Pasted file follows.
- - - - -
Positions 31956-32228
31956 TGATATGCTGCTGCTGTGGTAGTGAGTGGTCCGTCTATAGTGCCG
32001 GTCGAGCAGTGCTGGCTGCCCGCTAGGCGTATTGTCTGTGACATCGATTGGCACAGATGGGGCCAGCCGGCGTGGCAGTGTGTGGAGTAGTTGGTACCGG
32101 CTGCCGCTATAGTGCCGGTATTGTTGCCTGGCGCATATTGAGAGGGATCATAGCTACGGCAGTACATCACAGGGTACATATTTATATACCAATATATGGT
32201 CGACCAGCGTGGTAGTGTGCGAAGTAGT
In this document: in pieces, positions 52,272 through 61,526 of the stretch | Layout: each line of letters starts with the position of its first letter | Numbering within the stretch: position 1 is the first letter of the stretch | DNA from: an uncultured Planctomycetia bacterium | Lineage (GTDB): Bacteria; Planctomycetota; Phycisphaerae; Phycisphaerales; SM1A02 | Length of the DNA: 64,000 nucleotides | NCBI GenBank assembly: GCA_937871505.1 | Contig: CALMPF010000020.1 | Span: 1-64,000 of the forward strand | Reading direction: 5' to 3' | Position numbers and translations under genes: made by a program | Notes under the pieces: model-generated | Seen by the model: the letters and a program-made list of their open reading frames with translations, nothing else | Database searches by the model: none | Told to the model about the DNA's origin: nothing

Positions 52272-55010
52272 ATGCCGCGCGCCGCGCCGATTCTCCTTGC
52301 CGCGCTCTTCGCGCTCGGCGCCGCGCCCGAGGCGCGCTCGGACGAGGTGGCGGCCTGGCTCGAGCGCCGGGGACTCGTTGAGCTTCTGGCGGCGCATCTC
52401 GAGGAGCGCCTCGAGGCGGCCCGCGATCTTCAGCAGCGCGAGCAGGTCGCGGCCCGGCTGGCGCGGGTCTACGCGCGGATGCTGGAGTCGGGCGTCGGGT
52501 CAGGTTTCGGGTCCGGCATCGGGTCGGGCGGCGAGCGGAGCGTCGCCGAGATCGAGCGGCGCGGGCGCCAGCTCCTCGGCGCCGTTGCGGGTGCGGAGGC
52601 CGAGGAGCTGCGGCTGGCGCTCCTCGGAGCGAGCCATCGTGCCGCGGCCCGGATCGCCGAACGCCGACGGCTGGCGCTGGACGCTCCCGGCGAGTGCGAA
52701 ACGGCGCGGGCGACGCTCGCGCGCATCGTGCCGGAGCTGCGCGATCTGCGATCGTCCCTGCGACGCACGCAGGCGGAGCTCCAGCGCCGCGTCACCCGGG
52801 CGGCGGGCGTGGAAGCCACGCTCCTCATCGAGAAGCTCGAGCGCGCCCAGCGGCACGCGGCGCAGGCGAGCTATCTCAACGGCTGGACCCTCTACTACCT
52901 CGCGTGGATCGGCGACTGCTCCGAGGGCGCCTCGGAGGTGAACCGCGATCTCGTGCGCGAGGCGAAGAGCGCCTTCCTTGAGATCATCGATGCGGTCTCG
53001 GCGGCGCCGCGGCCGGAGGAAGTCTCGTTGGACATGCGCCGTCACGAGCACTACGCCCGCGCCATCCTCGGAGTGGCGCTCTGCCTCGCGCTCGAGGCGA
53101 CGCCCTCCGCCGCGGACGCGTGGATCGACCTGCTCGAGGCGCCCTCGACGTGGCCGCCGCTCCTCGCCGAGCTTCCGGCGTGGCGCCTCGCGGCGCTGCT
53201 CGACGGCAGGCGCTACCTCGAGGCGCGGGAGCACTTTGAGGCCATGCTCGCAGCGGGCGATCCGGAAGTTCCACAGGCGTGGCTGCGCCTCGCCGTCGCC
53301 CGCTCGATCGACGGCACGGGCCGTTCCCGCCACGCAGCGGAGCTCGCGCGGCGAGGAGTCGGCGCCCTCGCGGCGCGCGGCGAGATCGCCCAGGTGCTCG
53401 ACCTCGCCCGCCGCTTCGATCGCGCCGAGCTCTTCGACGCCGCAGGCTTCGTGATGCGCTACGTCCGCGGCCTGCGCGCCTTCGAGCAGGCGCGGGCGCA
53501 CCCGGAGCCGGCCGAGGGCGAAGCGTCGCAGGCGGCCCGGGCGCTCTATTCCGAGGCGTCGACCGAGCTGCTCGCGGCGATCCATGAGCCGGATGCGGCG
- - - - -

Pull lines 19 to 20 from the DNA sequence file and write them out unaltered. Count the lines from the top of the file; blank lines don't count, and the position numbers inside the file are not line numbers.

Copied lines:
53301 CGCTCGATCGACGGCACGGGCCGTTCCCGCCACGCAGCGGAGCTCGCGCGGCGAGGAGTCGGCGCCCTCGCGGCGCGCGGCGAGATCGCCCAGGTGCTCG
53401 ACCTCGCCCGCCGCTTCGATCGCGCCGAGCTCTTCGACGCCGCAGGCTTCGTGATGCGCTACGTCCGCGGCCTGCGCGCCTTCGAGCAGGCGCGGGCGCA